ST. GEORGE — Santa Clara City Council voted at the Wednesday meeting to approve a declaration opposing the proposed name change of Dixie State University.
Following a unanimous vote in December by the Utah Board of Higher Education to change the name, legislation was drafted and is currently making its way through the Utah Legislature outlining a process for changing the university’s name.
The process includes requiring the Dixie State Board of Trustees and the state Board of Higher Education to select a new name for the institution and recommend it to the state Legislature.
After discussion of the issue at last week’s Santa Clara City Council work meeting and drafting the declaration, council voted unanimously to approve it Wednesday.
The declaration states the following:
We, the City Council of Santa Clara City, have listened to the various arguments in both the public forums, including social media from the various sides of this controversy. We urge the Utah legislature to reject HB 278 and any other legislature during this Session of the Utah Legislature that is intended to remove the word ‘Dixie’ from the name of what is currently Dixie State University in St. George, Utah.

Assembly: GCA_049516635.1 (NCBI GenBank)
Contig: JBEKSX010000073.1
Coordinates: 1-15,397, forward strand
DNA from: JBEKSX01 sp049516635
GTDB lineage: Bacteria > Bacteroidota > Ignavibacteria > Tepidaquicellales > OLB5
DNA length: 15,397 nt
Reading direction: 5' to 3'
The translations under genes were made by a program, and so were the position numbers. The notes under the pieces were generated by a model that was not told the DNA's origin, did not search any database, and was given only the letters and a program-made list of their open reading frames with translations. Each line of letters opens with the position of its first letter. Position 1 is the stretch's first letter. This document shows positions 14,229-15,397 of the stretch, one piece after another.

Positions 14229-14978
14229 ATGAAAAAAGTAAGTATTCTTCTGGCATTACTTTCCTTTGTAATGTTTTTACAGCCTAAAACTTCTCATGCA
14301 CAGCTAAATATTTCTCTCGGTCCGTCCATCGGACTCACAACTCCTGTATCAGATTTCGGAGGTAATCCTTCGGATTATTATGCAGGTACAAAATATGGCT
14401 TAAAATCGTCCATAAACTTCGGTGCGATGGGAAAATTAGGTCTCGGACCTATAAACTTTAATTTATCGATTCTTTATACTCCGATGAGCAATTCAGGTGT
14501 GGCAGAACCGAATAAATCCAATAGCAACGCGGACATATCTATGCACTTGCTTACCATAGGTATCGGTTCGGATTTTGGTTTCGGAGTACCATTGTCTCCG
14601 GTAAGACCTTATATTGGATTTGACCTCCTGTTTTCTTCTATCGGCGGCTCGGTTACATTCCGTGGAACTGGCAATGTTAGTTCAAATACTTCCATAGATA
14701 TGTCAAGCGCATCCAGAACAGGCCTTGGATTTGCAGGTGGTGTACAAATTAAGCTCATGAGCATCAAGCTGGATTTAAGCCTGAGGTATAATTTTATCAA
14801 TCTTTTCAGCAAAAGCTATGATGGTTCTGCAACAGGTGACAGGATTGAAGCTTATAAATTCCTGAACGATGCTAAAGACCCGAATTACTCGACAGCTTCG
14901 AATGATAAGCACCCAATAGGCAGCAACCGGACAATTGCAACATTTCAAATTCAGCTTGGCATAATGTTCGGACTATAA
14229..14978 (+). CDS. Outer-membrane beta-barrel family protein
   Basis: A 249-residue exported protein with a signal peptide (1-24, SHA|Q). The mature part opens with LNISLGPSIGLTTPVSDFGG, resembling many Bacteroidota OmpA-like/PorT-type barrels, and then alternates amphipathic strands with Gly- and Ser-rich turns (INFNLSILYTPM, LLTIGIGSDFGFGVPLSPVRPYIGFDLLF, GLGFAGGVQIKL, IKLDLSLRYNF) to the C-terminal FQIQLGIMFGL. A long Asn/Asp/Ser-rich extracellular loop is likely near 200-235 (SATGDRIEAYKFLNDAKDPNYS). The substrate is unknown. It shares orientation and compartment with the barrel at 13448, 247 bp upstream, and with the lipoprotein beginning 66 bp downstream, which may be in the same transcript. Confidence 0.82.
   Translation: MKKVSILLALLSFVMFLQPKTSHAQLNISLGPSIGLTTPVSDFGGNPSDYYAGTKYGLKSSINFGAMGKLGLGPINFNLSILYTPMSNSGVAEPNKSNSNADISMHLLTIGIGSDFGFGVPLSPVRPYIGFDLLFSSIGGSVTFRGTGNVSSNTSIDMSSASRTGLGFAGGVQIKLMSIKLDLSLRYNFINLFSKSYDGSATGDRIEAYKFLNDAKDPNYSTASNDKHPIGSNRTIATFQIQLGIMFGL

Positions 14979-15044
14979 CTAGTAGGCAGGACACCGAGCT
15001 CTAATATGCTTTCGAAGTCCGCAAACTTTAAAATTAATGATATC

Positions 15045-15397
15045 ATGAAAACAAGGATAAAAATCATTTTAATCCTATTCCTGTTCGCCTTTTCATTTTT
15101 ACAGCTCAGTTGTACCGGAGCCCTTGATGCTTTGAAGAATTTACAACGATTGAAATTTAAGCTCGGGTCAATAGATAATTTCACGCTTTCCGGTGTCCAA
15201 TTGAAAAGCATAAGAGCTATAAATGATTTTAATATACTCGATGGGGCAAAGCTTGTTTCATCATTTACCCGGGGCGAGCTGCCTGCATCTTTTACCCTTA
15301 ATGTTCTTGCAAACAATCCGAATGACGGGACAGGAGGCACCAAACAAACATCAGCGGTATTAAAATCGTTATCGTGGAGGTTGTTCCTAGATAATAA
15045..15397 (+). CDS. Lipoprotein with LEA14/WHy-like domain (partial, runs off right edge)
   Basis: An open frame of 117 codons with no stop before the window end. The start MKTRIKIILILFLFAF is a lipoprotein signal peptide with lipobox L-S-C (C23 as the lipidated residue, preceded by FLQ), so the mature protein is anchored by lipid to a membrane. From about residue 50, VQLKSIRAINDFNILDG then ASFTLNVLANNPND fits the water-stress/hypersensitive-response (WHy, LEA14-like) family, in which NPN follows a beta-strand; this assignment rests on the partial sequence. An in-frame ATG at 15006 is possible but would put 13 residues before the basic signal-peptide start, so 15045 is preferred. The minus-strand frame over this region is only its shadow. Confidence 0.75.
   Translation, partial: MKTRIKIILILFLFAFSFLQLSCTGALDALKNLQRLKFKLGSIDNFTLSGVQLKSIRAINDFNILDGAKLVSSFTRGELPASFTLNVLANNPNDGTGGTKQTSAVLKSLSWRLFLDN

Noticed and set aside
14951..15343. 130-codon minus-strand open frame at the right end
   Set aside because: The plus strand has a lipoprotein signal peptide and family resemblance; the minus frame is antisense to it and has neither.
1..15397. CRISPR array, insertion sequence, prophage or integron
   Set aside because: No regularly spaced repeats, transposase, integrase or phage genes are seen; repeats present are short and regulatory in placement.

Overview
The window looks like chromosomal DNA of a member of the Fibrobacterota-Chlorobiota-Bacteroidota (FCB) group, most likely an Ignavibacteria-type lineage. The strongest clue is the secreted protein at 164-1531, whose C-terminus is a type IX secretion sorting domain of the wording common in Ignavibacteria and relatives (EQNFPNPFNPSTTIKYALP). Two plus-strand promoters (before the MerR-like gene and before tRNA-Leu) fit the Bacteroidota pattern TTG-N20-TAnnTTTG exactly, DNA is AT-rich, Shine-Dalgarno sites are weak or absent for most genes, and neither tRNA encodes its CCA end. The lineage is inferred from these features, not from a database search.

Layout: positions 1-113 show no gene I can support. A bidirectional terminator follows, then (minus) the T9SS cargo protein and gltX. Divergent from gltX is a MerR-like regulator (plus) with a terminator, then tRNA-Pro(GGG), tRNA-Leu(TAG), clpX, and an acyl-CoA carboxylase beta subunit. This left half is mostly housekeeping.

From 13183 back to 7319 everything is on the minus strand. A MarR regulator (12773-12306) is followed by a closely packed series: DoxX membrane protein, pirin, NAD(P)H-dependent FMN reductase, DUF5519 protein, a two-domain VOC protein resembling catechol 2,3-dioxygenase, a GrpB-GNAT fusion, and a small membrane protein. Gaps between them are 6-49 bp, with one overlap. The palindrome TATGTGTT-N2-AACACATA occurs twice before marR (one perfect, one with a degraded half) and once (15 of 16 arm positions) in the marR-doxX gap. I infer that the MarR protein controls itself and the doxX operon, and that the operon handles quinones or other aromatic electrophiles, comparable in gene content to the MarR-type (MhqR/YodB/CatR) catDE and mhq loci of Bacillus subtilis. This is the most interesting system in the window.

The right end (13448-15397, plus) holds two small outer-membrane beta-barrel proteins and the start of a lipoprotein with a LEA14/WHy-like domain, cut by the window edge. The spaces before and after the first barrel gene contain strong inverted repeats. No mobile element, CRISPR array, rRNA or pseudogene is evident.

Approval of the declaration came just hours after HB 278 passed in the Utah House with a 51-20 vote.
“Following what our legislators did today, we need to slow down this process and look a little more closely at local control and that’s what this is saying as well,” council member Jarett Waite said. “Let’s reject this bill and we’ll work on it later.”
Councilor Ben Shakespeare agreed, citing meetings he attended when removing the university’s mascot the Rebel was being discussed over a decade ago.
“It was stated multiple times that ‘Dixie’ was never a part of the removal process, that it was only the Rebel,” he said. “This has never been a racial topic of any part if you read back through history. … I do agree that we need to slow this down because it needs to be thought through.”
Council member Wendell Gubler added that the name “Dixie” reaches farther than the university. Many businesses and buildings in Southern Utah also use the name, he said, and removing the name from those places would create a longer process.
HB 278 will now move to the Senate, and if it passes, a new name for the institution will not be finalized until late this year or early 2022.
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